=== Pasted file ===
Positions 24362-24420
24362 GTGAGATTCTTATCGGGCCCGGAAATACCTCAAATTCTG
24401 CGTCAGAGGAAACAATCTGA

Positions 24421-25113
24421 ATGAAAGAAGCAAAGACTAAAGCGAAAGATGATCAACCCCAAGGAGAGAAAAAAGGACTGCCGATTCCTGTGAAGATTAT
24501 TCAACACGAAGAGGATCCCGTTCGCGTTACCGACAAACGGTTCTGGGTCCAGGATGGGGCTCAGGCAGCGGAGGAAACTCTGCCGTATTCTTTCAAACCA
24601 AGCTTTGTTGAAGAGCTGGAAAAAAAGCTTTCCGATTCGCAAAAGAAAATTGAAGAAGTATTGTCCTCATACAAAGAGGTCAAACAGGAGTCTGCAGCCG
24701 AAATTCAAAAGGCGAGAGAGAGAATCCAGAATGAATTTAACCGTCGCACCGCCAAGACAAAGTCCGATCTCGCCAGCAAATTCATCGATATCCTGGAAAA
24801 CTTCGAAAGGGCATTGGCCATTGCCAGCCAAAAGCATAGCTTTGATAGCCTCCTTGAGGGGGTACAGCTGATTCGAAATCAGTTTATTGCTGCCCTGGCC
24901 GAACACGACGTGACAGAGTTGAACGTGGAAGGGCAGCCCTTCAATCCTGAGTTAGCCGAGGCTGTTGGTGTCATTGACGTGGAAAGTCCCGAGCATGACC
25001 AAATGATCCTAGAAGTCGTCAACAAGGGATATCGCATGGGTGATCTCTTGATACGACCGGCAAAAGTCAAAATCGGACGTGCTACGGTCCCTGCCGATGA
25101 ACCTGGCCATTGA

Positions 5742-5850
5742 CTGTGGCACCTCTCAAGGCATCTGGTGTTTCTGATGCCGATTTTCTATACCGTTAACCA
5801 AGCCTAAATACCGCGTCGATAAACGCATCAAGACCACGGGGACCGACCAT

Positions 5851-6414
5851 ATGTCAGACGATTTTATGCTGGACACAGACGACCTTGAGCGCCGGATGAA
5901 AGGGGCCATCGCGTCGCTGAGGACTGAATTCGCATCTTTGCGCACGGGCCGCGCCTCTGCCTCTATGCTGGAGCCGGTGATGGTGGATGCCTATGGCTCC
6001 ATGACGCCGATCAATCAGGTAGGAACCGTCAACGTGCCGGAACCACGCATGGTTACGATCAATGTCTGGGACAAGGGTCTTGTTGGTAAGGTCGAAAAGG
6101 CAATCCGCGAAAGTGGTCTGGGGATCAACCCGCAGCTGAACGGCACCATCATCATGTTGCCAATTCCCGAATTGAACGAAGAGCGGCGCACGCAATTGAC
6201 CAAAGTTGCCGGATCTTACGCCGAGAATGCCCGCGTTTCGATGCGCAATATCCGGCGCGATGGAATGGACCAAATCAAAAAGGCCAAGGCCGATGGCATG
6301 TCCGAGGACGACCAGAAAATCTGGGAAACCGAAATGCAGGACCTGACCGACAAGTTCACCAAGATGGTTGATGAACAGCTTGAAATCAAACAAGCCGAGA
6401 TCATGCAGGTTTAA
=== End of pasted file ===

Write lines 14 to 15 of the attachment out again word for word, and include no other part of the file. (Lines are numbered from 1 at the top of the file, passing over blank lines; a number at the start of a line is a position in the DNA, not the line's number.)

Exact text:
5742 CTGTGGCACCTCTCAAGGCATCTGGTGTTTCTGATGCCGATTTTCTATACCGTTAACCA
5801 AGCCTAAATACCGCGTCGATAAACGCATCAAGACCACGGGGACCGACCAT